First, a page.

periods. With only two exceptions, correlations for each measure of mother-infant
interaction across adjacent age periods were positive and highly significant (Table
111). For each measure except Time on the Nipple and Time Off, most correlations
across nonadjacent age periods were also positive and significant, although they
tended to be less strong.
Consistency over Age Periods for Families
Pearson correlation tests were also used to assess whether differences in interaction between families were consistent across 6-week age periods. Mean mea-
164 I Berman
TABLE IV. Consistency of Inter-familyDifferences in Measures of Mother-Infant
Interaction over Time: Pearson Correlation Coefficients
Between
nonadjacent
age periods
Between adjacent age periods
1-6 wk 7-12 wk 13-18 wk 19-24 wk
vs.
vs.
vs.
vs.
7-12 wk 13-18 wk 19-24 wk 25-30 wk
-0.09
Time off
N (mothers)
24
Time on ventrum
0.47**
N (mothers)
24
-0.07
Time on nipple
N (mothers)
24
Time >5 m
N (mothers)
Relative rejections
0.61***
N (mothers)
22
Maternally initiated contact 0.58**
N (mothers)
22
Proximity index
N (mothers)
0.11
36
0.56***
36
0.09
36
0.45**
36
0.71***
34
0.57***
34
0.44**
36
0.35*
36
0.61***
36
0.34*
36
0.79***
36
0.72***
35
0.48**
35
0.68***
36
0.45**
34
0.79***
34
0.42**
34
0.79***
34
0.70***
33
0.27(*)
33
0.77***
34
-X
Proportion
positive and
significant"
0.20 0.11
116
0.61 0.35
316
0.19 0.06
2/6
0.68 0.42
313
0.68 0.51
616
0.48 0.38
4/6
0.63 0.44
3/3
"Proportion of coeficients that are positive and significant at least a t a P<0.05 level.
'"P<O. 1.
*P<0.05.
**P<O.Ol.
***P<O.OOl.
sures of mother-infant interaction were calculated for each family (i.e., for each
mother with all her infants in the sample). Not surprisingly, the results were
similar to those for individual mother-infant pairs (Table IV). With five exceptions, correlations across adjacent age periods were positive and significant. With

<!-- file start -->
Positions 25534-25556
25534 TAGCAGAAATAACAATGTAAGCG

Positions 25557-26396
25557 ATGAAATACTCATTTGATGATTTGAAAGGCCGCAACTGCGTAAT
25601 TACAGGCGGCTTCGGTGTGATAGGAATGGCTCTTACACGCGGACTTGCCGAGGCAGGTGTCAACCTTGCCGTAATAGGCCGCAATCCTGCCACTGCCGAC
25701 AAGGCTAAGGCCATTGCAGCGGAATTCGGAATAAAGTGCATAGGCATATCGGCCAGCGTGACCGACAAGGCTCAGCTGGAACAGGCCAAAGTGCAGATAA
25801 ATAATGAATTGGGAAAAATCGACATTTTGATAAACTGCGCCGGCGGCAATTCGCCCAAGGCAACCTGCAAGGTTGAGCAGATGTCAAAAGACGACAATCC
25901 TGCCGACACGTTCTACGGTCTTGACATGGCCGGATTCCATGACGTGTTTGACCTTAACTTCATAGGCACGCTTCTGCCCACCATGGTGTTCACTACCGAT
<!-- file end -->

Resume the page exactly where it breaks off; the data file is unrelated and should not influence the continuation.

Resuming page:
the exceptions of Time on the Nipple, Time Off, and Time on the Ventrum, most
correlations across nonadjacent age periods were also positive and significant,
although less strong.
Consistency of Mothers with Each of Their Infants
Analysis of variance (ANOVA) methods were used to assess the extent to
which mothers with two or more infants in the sample displayed similar measures
of mother-infant interaction with each infant. A separate test was carried out for
each measure and for each 6-week age period. In each test, a measure of interaction
was entered as the dependent variable and mother's identity was entered as a
factor. Because some measures varied with yearly changes in the size of the social
group [Berman, 19881, group size was controlled by entering it as a covariate
before the effect of the factor was assessed. Hence, each analysis was able to
determine whether the mother's identity could account for a significant proportion
of the variation after any variation attributable to group size was removed.
With few exceptions after the first age period, mother's identity emerged as a
significant or near significant source of variation between mother-infant pairs
(Table V). In other words, after the first six weeks, scores for mother-infant pairs
with the same mothers (i.e., families) tended to be more similar than those for pairs
with different mothers. There was no tendency for infant siblings to be of the same
sex (F ratio for infant sex ratio by mother's identity = 0.77, df = 27, NS). Although
Consistency in Maternal Behavior / 165
TABLE V. Consistency of Measures of Mother-Infant Interaction within Families: F
Ratios for Analysis of Variance of Mother-Infant Measures by Mother's Identity,
Controlling for Group Size
Age period (wk)
1-6
Time off
Time on ventrum
Time on nipple
Time >5 m
Relative rejections
Maternally initiated contact
Proximity index
N (mothers)
N (mother-infant pairs)
1.68
0.51
1.48
0.76
0.68
14
31
7-12
1.80*"
1.83*"
1.80*"
2.12*a
1.86*'
3.38***b
4.02***a
26
74"
66b
13-18
19-24
25-30
1.64'"
1.44
1.58"'
1.52"'
2.05*
1.53'*'
2.37**
29
82
1.63*
2.20**
1.83*
0.82
2.82***
1.82*
2.63***
30
94
2.20**
1.31
2.28**
1.17
2.54***
2.49**
1.90*
31
98
'"P<O. 1.
*P<0.05.
*+P<O.Ol.
***P<O.OOl.
infants within families tended to have similar numbers of older immature siblings
(F ratio for number of immature siblings by mother's identity = 2.24, df=27,
P<O.OOl), this factor could not account entirely for within-family consistency.
When ANOVA tests for within-family consistency in measures of mother-infant
interaction were repeated controlling for numbers of older immature siblings,
mother's identity generally continued to emerge as a significant or near significant
source of variation (Table VI).